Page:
It also remains to be seen whether the lessons learned in academic publishing can be applied to trade publishing and to what measure. While it is true that in the West the purchases of eBooks have zoomed up, some questions need to be answered. For example, what percentage of titles published are bought in digital form? What is the average price of an ebook that is purchased? What kinds of books are purchased and what kinds see almost no takers?

Most importantly, how closely do ebook purchases mirror current bestseller lists?

The last question is of importance because if consumers buy just those eBooks that they read about often, does it make sense for publishers to convert all their titles to digital formats? Given the fact that bestsellers almost always come from a small group of publishers (and often because of their marketing muscle), does it augur well for small publishers and independents to invest in the development of eBooks? eBooks are even more prone to remaining obscure than printed books, given the absence of a “shelf”, so has anyone bothered to investigate what sells an ebook and what might be the marketing budget required to make it sell? And what that might mean for independent publishers who have a tiny marketing budget to begin with.

It is important to answer these questions because many salespeople at the book fair were insisting that publishers convert their whole lists into the digital format. These publishers are almost pressured into joining the e-bandwagon, with the threat of obscurity and decimation being dangled before them. There is also the lure of cheap conversion rates, some even offering to convert entire lists for free. With a “few” caveats, of course.

But the whole process is rarely explained to these publishers. There is no conversation regarding digital rights, no mention about how this newly acquired asset will be protected. Publishers who are so fiercely protective about the intellectual property they have so painstakingly created are inexplicably naive when it comes to protecting their digital assets. Even more astounding is their reluctance to ask the tough questions. For example, many publishers do not know how to monetize their digital books. In the absence of a comprehensive e-commerce platform, whether their own or that of a third party, there is little clarity of how eBooks will be sold in a secure and user-friendly environment. The inability to recoup investments made during the conversion process might actually dissuade other publishers to convert even those titles that can be adequately monetized.

On this blog we hope to address some of these issues. We hope to get other experts to write on this topic so that clear and coherent answers are provided. We do hope that ultimately there will be transparency on these matters so that publishers can make informed choices.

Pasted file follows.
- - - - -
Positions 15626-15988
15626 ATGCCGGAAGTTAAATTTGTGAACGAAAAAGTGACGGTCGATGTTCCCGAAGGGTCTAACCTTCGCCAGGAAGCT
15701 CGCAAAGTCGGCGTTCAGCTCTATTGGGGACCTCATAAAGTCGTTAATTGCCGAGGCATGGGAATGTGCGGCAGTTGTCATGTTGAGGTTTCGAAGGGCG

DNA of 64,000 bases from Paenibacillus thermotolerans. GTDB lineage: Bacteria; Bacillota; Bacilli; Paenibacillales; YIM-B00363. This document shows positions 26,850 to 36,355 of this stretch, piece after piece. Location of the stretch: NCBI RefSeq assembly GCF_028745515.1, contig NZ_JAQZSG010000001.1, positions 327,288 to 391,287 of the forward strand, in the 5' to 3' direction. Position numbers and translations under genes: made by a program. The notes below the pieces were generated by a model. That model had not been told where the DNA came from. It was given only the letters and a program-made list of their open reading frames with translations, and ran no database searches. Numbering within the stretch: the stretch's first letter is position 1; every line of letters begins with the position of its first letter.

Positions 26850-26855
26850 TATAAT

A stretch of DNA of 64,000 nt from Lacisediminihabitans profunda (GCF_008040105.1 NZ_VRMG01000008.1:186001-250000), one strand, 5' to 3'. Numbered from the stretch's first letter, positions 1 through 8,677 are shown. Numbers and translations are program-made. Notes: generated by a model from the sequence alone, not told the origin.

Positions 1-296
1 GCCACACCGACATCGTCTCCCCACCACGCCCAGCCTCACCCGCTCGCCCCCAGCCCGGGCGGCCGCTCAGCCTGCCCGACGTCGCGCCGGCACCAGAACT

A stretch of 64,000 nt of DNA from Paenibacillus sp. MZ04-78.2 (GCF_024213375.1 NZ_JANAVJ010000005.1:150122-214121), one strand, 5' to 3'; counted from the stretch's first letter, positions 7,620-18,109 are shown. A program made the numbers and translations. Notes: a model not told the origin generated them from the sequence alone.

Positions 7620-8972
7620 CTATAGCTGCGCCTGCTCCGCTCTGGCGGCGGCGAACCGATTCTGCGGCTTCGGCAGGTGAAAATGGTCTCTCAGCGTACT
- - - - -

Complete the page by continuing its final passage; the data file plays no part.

Disclaimer: Our publishing house, CinnamonTeal Publishing, provides conversion services into EPUB and MOBI formats, especially for books in the Indian languages. Similarly we provide an e-commerce infrastructure that allows for the sale of these books.

My home state, of Goa, has a rich history of printing and publishing. The first printing press arrived here in 1556, although unintentionally, when the ship carrying it stopped at Goa en route to Abyssinia but couldn’t move forward because the weather won’t permit it to. So, quite unwittingly, Goa had the distinction of having the first printing press in Asia. It was attached to the Jesuit training centre for aspiring priests, the St Paul’s College.

In here and at the Rachol Seminary several works were published, mostly spiritual books that catered to the needs of the newly converted indigenous population. These books also alluded to the circumstances of the times and became a commentary of the socio-political environment present then. Following the expulsion of Jesuits from Goa in 1759, and a general disinterest in protecting cultural documents like these, many of these precious works were lost either to ransacking crowds or to interested bibliophiles who added these books to their collections.

Gradually these books and manuscripts are beginning to resurface, in far away places. Many of them are now available in public or college libraries in Paris, London and Lisbon or among private libraries in India. Many of them are in a dilapidated state, close to ruin. These books represent an important part of the cultural landscape of the state and must be preserved for future research and scholarship.

Credit must be given to the Central Library, Goa and its curator, Carlos Fernandes, who is doing his best to make these texts available once again to readers in Goa. We at CinnamonTeal Publishing have been working closely with him, and have thus been able to develop an expertise in book restoration and printing and thus add another service to our repertoire.